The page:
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Slots still rule locals casinos

Nov 30, 2004 5:46 AM


Despite statewide trends that show table games enjoying a resurgence in Nevada casinos, slot and video poker continue to reign supreme in Las Vegas’ neighborhood casinos.

That’s one of the trends revealed in Goldman Sachs bi-annual Las Vegas Locals Survey 2004 released earlier this month.

"Locals casinos" includes Station, Coast, Boyd, Rio, Palms, Arizona Charlie’s and a few other non-Strip, non-downtown casinos.

The survey, conducted every two years by Goldman Sachs’ Global Investment Research division, revealed that 30 percent of respondents said slots was their favorite game while 23 percent picked video poker.

The combined 53 percent easily outdistanced blackjack (16 percent), keno (3 percent) and other casino games (28 percent), which includes sports, bingo and other table games.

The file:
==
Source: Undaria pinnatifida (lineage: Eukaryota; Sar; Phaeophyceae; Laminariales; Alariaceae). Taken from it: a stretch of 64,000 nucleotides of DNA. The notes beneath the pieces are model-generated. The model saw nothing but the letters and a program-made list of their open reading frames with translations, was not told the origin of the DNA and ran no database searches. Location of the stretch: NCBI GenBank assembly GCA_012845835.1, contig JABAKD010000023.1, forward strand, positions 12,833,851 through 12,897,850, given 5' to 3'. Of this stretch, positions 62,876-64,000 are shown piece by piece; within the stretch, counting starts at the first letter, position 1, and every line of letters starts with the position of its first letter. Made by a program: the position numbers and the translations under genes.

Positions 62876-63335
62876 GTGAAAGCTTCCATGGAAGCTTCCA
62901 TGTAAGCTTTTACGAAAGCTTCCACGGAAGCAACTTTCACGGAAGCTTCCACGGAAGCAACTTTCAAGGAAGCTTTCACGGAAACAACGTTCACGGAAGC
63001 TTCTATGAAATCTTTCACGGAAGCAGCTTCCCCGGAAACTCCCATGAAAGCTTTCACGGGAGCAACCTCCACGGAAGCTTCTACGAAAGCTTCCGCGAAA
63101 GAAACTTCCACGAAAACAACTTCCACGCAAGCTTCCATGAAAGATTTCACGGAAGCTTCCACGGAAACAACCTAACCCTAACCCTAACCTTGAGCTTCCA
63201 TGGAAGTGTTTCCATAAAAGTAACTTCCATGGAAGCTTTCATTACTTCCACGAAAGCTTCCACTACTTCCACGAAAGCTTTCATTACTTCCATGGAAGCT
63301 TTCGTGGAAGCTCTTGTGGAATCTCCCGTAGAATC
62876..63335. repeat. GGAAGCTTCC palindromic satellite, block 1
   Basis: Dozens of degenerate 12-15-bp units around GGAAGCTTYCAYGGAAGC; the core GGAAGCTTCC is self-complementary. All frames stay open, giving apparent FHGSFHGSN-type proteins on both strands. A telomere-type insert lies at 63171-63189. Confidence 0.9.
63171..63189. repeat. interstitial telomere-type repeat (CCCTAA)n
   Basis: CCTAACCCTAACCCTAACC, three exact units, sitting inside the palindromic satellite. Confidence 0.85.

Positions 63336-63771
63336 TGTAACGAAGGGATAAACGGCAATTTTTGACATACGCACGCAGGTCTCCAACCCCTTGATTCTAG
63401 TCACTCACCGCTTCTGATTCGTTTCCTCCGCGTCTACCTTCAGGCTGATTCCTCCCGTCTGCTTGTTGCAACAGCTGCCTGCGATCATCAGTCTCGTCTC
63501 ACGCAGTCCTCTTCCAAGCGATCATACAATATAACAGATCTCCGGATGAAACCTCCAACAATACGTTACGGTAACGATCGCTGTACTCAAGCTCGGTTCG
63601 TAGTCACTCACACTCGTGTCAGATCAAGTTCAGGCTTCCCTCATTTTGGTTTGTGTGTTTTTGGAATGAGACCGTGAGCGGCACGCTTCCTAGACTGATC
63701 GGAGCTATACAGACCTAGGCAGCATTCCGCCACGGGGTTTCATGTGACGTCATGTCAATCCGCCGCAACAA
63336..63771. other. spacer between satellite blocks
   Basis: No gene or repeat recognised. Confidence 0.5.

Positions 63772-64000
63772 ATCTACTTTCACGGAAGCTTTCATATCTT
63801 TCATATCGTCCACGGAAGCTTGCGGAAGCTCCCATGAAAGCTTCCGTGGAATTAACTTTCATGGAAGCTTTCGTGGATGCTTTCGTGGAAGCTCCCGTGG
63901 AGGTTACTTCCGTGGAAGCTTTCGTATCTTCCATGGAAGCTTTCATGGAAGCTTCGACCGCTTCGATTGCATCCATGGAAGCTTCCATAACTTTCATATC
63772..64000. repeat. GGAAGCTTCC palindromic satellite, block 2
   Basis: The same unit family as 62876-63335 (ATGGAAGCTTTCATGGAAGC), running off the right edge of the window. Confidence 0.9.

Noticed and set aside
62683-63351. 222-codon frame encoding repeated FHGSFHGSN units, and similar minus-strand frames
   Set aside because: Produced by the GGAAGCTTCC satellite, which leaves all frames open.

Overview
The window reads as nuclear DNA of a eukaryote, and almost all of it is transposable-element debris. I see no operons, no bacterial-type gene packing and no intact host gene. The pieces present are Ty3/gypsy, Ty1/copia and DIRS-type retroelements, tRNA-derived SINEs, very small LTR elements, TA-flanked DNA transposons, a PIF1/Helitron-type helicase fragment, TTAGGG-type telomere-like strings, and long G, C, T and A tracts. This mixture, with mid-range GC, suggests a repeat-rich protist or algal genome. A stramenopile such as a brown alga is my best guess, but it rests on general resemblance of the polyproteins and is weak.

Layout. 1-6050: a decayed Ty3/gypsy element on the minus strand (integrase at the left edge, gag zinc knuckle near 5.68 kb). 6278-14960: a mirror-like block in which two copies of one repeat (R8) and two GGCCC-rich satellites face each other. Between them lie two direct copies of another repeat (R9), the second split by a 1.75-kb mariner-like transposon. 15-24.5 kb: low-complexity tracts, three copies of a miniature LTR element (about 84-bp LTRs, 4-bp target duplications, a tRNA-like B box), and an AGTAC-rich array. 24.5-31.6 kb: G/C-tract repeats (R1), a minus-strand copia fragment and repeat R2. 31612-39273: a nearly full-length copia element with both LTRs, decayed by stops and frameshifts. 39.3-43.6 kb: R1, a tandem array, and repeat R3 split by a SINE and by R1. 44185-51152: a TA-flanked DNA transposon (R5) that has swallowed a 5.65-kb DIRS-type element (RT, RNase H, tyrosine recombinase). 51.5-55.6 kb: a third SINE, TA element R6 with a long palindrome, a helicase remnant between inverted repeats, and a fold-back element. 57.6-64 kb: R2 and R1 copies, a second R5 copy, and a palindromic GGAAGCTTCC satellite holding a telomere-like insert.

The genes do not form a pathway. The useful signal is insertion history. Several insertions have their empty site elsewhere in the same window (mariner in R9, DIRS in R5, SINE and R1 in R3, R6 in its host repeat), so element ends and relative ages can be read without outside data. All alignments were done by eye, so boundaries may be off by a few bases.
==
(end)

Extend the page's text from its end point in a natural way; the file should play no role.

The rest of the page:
The results weren’t too far removed from what players said they liked two years ago. In 2002 slots and video poker enjoyed a 62 percent favorability rating (26 percent for slots, 36 percent for video poker), while blackjack polled 13 percent, keno, 6 percent and other games, 19 percent.

Survey results also showed that IGT continues to dominate the casino floors. In answer to the question, "What is your favorite slot game?" about 43 percent of respondents picked IGT’s Wheel of Fortune, which polled 26 percent two years ago.

Running a distant second was video poker with 20 percent of the poll, Megabucks (also an IGT game) with a 16 percent following, then half a dozen slot games with single digit responses.

In 2002, Megabucks was the top choice with slot players with a 26 percent following, Wheel of Fortune was second at 24 percent and WMS Gaming’s Monopoly was third with 14 percent of the vote.

In a somewhat surprising result, the survey revealed that cashless gaming — ticket-in, ticket-out technology — is more widespread in locals casinos today (71 percent versus 60 percent in 2002). But the number of players who prefer to use tickets has dropped from 59 percent in 2002 to 49 percent in 2004.

There must be something reassuring about those clanking coins.